Selective application of cardiopulmonary resuscitation improves survival rates.
This study is a retrospective review of all patients who died without cardiopulmonary resuscitation (CPR) or who sustained a sudden cardiopulmonary arrest in the hospital and received CPR during a 2-yr period at a large medical center.
Based on a review of Current Procedural Terminology codes, patients were classified into one of the ten disease categories: multiple medical problems, acute disease, procedure-related, congenital disease, neoplasm, metastatic neoplasm, trauma, burn, acquired immunodeficiency syndrome, and dementia.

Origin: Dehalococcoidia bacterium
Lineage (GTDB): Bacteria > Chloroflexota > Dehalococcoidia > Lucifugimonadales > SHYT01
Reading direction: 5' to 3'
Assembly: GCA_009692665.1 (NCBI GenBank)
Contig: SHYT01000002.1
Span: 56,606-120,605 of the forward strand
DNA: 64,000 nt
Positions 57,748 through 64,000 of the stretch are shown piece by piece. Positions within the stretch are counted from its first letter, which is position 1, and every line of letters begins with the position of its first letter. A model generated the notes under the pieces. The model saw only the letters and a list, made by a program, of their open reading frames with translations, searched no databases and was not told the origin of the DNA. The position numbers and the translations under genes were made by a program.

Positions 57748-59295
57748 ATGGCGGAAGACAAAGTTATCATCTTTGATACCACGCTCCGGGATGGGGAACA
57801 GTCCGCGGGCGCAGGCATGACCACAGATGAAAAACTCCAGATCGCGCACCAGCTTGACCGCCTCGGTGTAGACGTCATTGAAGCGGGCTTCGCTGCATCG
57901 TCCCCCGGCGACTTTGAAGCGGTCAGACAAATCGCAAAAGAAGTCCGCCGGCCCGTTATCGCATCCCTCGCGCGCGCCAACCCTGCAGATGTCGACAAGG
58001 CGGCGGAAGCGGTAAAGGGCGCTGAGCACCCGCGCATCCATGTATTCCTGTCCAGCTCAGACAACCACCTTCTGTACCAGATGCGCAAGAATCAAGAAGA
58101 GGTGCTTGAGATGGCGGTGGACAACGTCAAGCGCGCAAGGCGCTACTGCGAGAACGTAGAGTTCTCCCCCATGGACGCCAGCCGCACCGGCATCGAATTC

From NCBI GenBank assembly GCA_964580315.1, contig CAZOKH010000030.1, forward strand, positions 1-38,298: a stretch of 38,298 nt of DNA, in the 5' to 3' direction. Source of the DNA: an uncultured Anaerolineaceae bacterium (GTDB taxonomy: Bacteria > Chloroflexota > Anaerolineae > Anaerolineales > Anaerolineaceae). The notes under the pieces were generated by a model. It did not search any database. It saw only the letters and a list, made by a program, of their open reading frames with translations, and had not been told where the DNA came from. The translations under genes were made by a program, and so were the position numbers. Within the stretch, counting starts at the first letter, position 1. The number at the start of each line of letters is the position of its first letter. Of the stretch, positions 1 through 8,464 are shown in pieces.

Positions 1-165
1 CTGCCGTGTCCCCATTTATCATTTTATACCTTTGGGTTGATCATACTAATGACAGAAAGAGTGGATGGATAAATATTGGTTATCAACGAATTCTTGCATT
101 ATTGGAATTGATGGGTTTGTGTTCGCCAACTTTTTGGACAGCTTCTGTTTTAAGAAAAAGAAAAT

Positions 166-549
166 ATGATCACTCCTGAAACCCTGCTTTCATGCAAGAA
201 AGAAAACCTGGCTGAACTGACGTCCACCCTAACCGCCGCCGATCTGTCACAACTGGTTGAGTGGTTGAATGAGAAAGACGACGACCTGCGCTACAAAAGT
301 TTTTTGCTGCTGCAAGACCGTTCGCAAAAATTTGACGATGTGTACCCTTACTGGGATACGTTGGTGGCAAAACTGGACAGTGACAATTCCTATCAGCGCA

A total of 1206 patient deaths without a CPR effort were identified.
CPR was administered to another 550 patients who had a sudden cardiopulmonary arrest, of which 71% survived the resuscitative attempt initially, but only 25% survival CPR until discharge from the hospital.
Mots-clés Pascal : Réanimation cardiocirculatoire, Arrêt cardiocirculatoire, Survie, Mortalité, Appareil circulatoire pathologie, Prise décision, Ethique, Epidémiologie, Homme, Age
Mots-clés Pascal anglais : Intensive cardiocirculatory care, Cardiocirculatory arrest, Survival, Mortality, Cardiovascular disease, Decision making, Ethics, Epidemiology, Human, Age
Notice produite par :
Inist-CNRS - Institut de l'Information Scientifique et Technique
Cote : 93-0326271
Code Inist : 002B27B01. Création : 199406.